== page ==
Shaping and pruning a bush apple tree
After planting a two-year-old bush apple tree, shorten branch leaders by about half to two-thirds so that the tips of the branches are roughly level. Prune to an outward-facing bud.
In the following summer a number of lateral shoots will have grown from the branches. In the next winter choose some of these to form more branches. These should all point upwards and outwards.
As a general rule, prune them back to an outward-facing bud. The branches of some varieties, however, have a slightly drooping habit, and these are sometimes best pruned back to an inward-facing bud.
Shorten new growth by one-third if it is vigorous, and by half if it is weaker. After pruning, the tips of the branch leaders should be at least 18 in (455 mm) from their ilea rest neighbour and more or less level with each other.
Laterals not chosen to form ma in branches should be cut back to four buds from the base to form future fruiting spurs. Laterals crowding the centre can either be shortened or removed.
This pruning establishes the basic shape of the tree, although it may be necessary to carry out a little more formative pruning for the next two or three years.
Subsequent pruning of a bush tree depends on whether it is a spur-bearer or a tip-bearer.
A spur-bearer, such as ‘Cox’s Orange Pippin’ or ‘Grenadier’, carries all of the fruit on spurs.
A tip-bearer, such as ‘Worcester Pearmain’ or ‘Bramley’s Seedling’, bears fruit both on spurs and at the tips of shoots — the propor tion differing with each variety.
Pruning a spur-forming bush apple tree
There are many methods of pruning an established spur-forming bush tree, but the easiest for the beginner is what is known as the regulated system. By this method the centre of the tree is kept open by light pruning each winter.
First, cut out dead and diseased wood and either remove shoots that cross or crowd each other, or shorten them so that they no longer cross.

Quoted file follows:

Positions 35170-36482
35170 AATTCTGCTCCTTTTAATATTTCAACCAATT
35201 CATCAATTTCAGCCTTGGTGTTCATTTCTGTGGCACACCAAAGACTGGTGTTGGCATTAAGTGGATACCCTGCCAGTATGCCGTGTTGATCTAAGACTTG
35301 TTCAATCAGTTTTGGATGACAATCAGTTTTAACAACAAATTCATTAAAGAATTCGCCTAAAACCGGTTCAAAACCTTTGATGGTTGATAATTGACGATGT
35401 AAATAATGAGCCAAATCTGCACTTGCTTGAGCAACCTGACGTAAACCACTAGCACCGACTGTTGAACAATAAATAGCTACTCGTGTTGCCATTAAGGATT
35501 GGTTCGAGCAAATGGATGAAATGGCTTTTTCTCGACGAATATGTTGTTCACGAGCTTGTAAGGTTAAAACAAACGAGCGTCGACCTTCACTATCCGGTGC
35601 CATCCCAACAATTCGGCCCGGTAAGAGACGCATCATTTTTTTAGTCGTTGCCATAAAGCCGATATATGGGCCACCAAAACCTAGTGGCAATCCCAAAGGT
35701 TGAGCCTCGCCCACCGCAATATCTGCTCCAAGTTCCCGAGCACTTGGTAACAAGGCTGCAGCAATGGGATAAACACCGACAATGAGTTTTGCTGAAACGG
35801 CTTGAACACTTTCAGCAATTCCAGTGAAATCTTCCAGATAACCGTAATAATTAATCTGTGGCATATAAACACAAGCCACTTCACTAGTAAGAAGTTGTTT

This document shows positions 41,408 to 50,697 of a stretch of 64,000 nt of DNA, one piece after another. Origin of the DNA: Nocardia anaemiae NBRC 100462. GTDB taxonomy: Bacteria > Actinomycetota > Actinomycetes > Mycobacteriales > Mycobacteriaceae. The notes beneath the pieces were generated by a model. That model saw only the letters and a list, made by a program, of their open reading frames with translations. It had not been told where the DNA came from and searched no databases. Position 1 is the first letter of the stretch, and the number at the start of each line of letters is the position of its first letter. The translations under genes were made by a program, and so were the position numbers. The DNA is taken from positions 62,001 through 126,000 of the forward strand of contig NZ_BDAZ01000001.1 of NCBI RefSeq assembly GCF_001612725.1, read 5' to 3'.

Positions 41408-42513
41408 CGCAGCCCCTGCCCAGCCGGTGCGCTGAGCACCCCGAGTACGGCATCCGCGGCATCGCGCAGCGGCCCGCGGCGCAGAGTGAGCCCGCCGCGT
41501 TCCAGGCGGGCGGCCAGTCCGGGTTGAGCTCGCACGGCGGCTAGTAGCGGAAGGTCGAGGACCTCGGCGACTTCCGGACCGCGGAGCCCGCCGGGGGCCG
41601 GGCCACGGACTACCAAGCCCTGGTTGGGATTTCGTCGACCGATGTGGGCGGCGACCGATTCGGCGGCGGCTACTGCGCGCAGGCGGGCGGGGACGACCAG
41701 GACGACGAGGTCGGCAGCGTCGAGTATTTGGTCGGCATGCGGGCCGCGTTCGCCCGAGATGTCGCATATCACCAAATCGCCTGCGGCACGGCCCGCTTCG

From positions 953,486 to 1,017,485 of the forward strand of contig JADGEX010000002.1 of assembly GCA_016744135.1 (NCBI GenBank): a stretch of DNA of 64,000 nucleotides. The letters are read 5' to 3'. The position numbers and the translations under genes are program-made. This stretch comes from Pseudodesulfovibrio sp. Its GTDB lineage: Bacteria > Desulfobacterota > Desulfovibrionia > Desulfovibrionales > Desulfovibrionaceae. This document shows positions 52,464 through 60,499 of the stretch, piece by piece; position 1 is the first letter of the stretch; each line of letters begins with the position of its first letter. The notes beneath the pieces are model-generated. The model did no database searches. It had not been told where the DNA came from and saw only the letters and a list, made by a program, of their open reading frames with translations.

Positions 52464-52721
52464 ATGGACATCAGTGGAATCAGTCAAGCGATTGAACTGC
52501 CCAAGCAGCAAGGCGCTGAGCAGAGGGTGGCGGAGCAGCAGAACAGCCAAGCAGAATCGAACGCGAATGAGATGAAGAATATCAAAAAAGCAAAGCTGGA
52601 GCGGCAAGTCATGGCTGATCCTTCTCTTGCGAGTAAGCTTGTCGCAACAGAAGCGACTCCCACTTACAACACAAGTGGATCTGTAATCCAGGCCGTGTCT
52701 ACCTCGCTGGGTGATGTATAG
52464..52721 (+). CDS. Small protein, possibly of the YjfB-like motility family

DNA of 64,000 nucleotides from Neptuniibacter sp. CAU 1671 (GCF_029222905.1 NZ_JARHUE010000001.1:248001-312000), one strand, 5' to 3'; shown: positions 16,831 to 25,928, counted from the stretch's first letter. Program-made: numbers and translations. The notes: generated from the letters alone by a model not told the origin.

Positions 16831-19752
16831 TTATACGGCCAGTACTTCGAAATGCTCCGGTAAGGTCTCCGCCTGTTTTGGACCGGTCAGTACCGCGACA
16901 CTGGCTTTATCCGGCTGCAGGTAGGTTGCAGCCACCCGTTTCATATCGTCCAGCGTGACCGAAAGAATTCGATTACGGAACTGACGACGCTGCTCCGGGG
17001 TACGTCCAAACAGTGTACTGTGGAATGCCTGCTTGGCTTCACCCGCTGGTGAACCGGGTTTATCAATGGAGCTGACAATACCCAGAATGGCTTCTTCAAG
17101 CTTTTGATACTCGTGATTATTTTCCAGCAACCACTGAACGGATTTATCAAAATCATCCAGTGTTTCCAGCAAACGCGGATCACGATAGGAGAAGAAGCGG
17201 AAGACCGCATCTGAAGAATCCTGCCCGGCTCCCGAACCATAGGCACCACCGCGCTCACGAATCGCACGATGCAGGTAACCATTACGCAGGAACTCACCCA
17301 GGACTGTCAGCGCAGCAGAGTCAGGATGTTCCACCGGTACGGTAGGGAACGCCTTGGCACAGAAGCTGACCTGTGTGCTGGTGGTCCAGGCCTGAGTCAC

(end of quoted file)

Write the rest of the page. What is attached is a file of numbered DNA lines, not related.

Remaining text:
Shorten in the same way any shoots competing with the branch leaders.
In the early years only, shorten branch leaders by cutting away a quarter of the previous season’s growth if the leaders are vigorous, but by only one-third if they are weaker.
The regulated system encourages heavy cropping, but this in turn may cause the size of the fruits to become smaller as the tree gets older. If this happens, cut out some of the fruiting laterals and thin or remove some of the fruiting spurs during the winter.
Pruning a tip-bearing bush apple tree
Tip-bearing apple trees, such as `Bramley’s Seedling’ and `Worcester Pearmain’, produce much of their fruit on the tips of shoots formed in the previous year, and some on spurs. The proportion differs with each variety. Those that are mainly tip-bearing require comparatively little pruning. Prune others by the regulated system.
Every winter, cut back branch leaders to a growth bud to induce lower buds to break and form more tip-bearing shoots. Leave laterals with fruit buds at their tips unpruned, or much potential fruit will be lost.
Where, however, growth is crowded, thin by cutting out some of the previous summer’s growth to three or four buds.
Restoring a neglected tree
An apple tree that has been neglected for some years can sometimes be brought back to fruitfulness by a systematic programme of pruning, fertilising and spraying against pests and diseases.
Neglected trees generally fall into two categories — those that are too vigorous and produce fruit well out of reach, and those that have weak growth and produce only small fruits.
With both kinds of tree, cut out dead and broken wood and treat cankers. Protect all major pruning cuts with tree paint to prevent re-infection.
Pruning an over-vigorous tree
If a tree has grown too tall, cut it back gradually over three or four winters to reduce the shock of severe pruning.
This pruning method, known as `de-horning’, involves cutting out branches to open up the centre of the tree, and reducing the height of others to make fruit-picking easier.
First cut back high branches in the centre to the main trunk.
Prune back outer, tall-growing branches to a lower branch. Lightly thin out smaller laterals and young growth.
When pruning is complete, after three or four years, the main branches should be well spaced out, with the tips at least 2 ft (610 mm) apart horizontally, and 3 ft (1 m) apart vertically.
Space small laterals 18 in. (455 mm) apart, and fruiting spurs 9-12 in. (230-305 mm) apart.
Pruning a weak tree
If a tree has weak growth, the aim is to improve the size of the fruit and to encourage new growth.
In winter, reduce the length of long spur systems. This will cut out some fruit buds, so that those that remain will produce larger fruits.
Cut out the weakest spurs and leave, as far as possible, spurs carrying the plumpest fruit buds.